KIAWAH ISLAND, S.C. — Phil Mickelson was lighting up the front nine, which was his back nine for the PGA Championship second round Friday at Kiawah Island, and Branden Grace was leading the golf tournament.
Even Grace knew at the time, that lead might be short-lived. And it was.
Mickelson finished with a flurry, capping off his 5-under 31 on that front nine with a birdie on No. 9, his final hole, to get to 5-under for the tournament. He was one shot behind Grace, who was 6-under and on the 14th hole, the heart of the diabolical back nine.
By the time Mickelson was halfway through the carwash of post-round media interviews, he had gone from trailing Grace by a shot to leading by two shots as the 32-year-old South African took double bogey on the par-3 17th and bogey on 18.
“Just trying to stay alive out there, to be honest,’’ Grace said afterward. “Even with that bad couple of holes, I still got the most out of my round. I hit some shots where I shouldn’t have and I made some up and downs. I’ll take it. I’m exactly where anybody would want to be going into the weekend.’’
Grace entered the weekend at 3-under, two shots behind co-leaders Louis Oosthuizen and Mickelson.
As he approached No. 14, Grace was bracing himself, knowing the difficulty that lay ahead and trying to squirrel away a birdie or two to offset the damage the final few holes might inflict.
“When you go on the back nine … all the way down to 13 you kind of tell yourself, ‘If I can make one or two [birdies] before that extra turn at 14 coming in, that homeward stretch’ — then you kind of just have to grind it out,’’ Grace said. “It’s tough. I knew I was playing well and just kind of waiting for that one bad thing to happen. I’ve worked hard mentally with my psychologist and just kind of preparing for the worst. If it happens, just getting on with it, and I’ve done that pretty well so far.’’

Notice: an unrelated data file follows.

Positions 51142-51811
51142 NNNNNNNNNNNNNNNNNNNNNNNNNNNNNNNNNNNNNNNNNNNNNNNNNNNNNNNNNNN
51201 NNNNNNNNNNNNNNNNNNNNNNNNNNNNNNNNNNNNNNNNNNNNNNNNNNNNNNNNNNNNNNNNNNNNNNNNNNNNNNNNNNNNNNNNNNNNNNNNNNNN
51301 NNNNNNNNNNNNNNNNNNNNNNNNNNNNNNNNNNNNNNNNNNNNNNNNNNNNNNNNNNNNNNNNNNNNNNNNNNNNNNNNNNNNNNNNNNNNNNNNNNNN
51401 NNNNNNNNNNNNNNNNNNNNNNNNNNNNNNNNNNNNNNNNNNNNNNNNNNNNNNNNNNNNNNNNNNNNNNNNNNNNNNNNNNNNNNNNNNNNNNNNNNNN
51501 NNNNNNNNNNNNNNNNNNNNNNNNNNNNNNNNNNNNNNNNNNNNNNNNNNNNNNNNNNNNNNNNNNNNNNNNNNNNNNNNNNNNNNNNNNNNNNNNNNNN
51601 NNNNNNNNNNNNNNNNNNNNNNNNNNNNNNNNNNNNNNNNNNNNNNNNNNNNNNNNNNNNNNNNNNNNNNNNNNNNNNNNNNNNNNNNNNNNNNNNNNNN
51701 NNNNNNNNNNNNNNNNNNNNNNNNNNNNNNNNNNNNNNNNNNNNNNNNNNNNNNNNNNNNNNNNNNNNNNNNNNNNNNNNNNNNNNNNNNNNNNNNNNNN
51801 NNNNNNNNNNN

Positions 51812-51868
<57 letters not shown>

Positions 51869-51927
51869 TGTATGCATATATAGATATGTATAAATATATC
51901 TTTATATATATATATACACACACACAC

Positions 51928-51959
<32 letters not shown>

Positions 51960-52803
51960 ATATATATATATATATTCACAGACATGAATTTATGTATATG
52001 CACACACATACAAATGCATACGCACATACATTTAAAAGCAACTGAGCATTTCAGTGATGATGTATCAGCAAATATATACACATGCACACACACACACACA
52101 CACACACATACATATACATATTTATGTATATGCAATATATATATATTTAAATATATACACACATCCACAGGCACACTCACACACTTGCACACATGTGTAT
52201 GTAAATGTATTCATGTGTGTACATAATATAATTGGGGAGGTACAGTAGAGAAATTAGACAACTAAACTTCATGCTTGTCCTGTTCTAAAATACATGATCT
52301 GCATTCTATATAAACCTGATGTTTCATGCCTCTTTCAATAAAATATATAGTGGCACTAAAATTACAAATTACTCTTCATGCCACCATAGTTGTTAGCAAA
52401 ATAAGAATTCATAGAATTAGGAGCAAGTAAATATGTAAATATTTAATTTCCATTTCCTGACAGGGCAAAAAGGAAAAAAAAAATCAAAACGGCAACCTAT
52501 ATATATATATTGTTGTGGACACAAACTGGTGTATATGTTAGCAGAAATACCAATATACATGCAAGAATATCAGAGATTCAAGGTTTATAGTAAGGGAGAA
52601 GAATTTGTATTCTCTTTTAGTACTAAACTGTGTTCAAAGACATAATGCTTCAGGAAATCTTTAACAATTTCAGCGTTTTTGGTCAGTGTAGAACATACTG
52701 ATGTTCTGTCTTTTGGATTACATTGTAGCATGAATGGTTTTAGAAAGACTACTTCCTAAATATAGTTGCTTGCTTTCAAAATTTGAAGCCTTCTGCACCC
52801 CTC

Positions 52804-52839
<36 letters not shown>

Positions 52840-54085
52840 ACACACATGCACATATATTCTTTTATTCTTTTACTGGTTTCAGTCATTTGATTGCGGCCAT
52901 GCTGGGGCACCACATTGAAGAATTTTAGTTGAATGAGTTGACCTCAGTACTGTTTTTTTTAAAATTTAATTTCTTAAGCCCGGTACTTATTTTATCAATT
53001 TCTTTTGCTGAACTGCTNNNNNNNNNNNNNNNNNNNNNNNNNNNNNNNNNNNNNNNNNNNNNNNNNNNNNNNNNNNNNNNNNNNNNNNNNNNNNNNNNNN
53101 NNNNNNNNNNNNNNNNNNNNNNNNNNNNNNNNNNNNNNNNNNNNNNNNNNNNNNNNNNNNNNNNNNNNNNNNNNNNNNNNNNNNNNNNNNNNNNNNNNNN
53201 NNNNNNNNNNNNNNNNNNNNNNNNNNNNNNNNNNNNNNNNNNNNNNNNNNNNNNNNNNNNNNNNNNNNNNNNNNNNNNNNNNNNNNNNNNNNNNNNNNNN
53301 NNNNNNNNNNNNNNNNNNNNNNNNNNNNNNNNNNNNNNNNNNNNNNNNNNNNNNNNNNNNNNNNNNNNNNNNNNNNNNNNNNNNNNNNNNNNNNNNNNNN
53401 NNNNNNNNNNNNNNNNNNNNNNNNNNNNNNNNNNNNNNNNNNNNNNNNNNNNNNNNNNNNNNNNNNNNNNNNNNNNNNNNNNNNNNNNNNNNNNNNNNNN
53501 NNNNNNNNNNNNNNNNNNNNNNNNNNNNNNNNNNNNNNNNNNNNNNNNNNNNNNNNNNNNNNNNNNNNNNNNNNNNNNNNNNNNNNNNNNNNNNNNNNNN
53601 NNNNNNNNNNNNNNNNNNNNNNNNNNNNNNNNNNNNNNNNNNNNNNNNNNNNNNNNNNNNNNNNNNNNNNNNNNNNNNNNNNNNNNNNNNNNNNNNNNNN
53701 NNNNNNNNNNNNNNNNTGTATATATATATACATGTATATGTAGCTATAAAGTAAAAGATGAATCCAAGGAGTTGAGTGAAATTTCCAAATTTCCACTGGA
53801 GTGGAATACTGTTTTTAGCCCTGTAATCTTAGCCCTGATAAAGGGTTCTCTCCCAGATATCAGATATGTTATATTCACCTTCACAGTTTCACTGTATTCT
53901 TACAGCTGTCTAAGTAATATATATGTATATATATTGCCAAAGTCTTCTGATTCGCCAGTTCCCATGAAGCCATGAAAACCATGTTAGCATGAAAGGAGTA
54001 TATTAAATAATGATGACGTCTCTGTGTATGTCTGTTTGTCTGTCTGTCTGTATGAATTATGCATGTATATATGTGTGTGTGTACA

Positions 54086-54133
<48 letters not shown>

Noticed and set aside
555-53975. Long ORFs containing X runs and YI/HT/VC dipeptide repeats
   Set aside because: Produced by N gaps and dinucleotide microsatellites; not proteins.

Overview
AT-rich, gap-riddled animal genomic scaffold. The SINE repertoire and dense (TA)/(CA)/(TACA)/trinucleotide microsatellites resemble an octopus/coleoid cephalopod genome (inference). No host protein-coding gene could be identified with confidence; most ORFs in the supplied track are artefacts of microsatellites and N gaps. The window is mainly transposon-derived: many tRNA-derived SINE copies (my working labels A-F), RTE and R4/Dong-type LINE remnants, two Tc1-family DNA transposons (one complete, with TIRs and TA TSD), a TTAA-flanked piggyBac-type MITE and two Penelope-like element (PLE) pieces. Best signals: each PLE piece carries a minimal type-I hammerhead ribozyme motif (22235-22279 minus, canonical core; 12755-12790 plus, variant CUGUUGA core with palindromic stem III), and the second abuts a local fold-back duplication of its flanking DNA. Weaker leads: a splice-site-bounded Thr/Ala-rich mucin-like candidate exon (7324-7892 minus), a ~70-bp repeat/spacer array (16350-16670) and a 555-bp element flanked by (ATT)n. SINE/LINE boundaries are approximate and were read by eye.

Grace has had some success in major championships before. He was third in the 2015 PGA Championship and tied for fourth in 2016. He set a major championship record for the lowest score ever shot with a 62 at the 2017 British Open at Royal Birkdale, where he finished tied for sixth. Overall, he has five finishes in the top 6 in majors.
But, had it not been for his victory at the Puerto Rico Open in February, Grace, currently ranked No. 92 in the world, wouldn’t even be in the field this week.
Grace revealed after that win in Puerto Rico that his father Peter, who introduced him to the game, had died in January of COVID-19.
“Obviously, a lot of emotion going into that week,’’ Grace said. “I believe that I should be out here. I believe that I should be a top-30 player in the world, and I believe I should win. It was nice to get over that hurdle again [with the win]. I’ve contended in these big events before. There’s no reason why I can’t contend in them now.”
Grace said of his father’s death: “Obviously [there was] sadness, but there’s a lot of good to follow. I know my old man’s with me. He’s out there grinding it as well.’’
Business News Governmental News Finance News
Need Your Help Today. Your $1 can change life.